top of page

The Untouched Pearl Of Africa - Uganda!

Updated: Feb 29

Back from country number 41 and it was by far the most epic adventure we have had since Antarctica in December, 2019. At the end of last year, I promised myself that I would recommit my energy to supporting the wildlife and local communities in Africa. No better place to start than the wildest of off-grid places in Africa. The untouched Pearl of Africa - Uganda.

The Covid situation in Africa now has made traveling there a slight challenge - but I know I will be back in this continent the first opportunity I get to do so safely.

Ethical animal encounters are a big reason to venture to Eastern, Central and Southern Africa. Usually on top of this list is a wild trek to watch the mountain gorillas in the misty rainforests of Bwindi Impenetrable Forest in Uganda, Volcanoes National Park in Rwanda or the Virunga Forest in DR Congo.

We chose Uganda for the simple reason that it was the safest, easiest option with all the Covid restrictions still in place.

It exceeded all our expectations. We were blown away by the endless rolling hills, the welcoming people and the lush green landscapes. When you think of Africa, people often mention wanting to see the safaris in Serengeti or Masai Mara, or drive along the surreal coast of Cape Town or even walk on the beaches in Mozambique. Unfortunately, Uganda doesn't often make it to the African "bucket list" but it should definitely be on there. It is rustic, authentic and beyond gorgeous. For the first time in many years, I sincerely wished we had more time to explore a single country.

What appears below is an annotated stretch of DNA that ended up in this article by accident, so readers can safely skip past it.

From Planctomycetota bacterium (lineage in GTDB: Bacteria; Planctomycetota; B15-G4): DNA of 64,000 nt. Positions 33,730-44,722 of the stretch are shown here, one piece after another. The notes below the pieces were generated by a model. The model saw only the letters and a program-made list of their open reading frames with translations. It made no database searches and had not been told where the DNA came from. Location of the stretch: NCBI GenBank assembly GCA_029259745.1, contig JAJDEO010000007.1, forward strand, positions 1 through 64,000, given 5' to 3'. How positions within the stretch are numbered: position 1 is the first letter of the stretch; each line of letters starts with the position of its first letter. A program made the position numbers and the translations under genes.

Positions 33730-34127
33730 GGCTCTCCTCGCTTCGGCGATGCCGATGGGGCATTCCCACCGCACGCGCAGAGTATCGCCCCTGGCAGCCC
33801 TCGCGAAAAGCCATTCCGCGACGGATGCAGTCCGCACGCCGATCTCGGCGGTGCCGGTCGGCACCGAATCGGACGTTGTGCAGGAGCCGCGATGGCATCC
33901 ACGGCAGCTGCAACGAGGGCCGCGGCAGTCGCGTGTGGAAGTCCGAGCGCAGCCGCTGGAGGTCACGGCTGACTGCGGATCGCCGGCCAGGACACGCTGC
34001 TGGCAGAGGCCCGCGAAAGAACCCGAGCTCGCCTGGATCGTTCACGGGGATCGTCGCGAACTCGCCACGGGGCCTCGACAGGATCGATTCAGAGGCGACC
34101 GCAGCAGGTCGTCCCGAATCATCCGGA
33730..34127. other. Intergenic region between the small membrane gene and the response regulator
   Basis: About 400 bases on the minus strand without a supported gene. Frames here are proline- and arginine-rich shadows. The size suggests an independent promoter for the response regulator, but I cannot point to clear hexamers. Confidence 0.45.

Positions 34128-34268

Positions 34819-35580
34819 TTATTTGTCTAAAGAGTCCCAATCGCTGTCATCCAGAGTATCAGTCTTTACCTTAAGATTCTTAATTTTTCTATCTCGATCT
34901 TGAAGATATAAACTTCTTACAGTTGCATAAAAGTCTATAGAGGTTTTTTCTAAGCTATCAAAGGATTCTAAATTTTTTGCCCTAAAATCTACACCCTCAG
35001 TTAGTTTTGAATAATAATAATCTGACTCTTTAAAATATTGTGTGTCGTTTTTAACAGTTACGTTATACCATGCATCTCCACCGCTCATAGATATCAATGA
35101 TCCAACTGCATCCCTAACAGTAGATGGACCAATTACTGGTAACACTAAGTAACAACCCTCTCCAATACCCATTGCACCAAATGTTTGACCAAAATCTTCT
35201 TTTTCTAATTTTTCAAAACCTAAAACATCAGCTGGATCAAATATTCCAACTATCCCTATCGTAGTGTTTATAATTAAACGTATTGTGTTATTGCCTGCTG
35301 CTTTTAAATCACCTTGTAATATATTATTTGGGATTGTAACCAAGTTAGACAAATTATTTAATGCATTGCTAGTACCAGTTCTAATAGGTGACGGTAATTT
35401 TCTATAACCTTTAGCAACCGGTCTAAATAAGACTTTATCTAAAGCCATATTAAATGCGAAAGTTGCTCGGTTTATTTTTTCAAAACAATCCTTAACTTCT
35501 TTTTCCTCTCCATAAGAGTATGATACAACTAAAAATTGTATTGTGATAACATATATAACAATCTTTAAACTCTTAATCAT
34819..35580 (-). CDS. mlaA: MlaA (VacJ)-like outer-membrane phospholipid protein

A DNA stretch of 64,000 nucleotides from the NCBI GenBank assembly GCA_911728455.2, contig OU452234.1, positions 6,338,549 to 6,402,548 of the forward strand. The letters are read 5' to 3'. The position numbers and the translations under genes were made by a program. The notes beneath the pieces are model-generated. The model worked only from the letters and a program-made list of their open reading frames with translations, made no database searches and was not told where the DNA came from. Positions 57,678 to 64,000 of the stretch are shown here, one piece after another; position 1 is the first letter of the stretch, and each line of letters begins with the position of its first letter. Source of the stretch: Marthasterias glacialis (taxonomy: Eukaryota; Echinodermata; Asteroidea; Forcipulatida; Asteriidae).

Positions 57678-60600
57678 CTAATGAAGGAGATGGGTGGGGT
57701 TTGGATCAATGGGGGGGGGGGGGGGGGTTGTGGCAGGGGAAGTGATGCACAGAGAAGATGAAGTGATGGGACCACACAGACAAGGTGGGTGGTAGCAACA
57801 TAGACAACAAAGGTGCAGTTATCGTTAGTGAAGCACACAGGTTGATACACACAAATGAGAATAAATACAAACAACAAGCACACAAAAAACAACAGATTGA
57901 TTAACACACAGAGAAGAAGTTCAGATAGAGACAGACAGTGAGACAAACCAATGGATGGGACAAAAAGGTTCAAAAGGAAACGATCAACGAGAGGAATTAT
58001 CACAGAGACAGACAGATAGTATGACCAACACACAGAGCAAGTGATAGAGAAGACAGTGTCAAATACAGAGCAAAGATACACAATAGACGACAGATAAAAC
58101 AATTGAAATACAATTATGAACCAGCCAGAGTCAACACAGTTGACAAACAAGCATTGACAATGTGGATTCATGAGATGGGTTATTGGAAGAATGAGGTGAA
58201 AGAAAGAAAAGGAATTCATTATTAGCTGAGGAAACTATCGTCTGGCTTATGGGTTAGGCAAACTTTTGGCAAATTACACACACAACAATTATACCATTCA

Let's dive right into what you will need to plan a trip to this unique East African treasure!


Another reason we chose Uganda over Rwanda - direct flights with Emirates from Dubai to Entebbe. There are some countries which are exempt from visas but citizens of most countries will need one to enter. Visa can be obtained on arrival for most nationalities. I chose to apply and pay for ours online to save time at immigration. Got ours emailed in less than 48 hours. Carry it with you. Straightforward process.

You will be asked to show your YELLOW FEVER VACCINE CARD when you disembark at the airport. So get vaccinated, and if you already have the card, carry it on hand. This is mandatory.


I was pleasantly surprised to see the health measure put in place by the Ugandan government to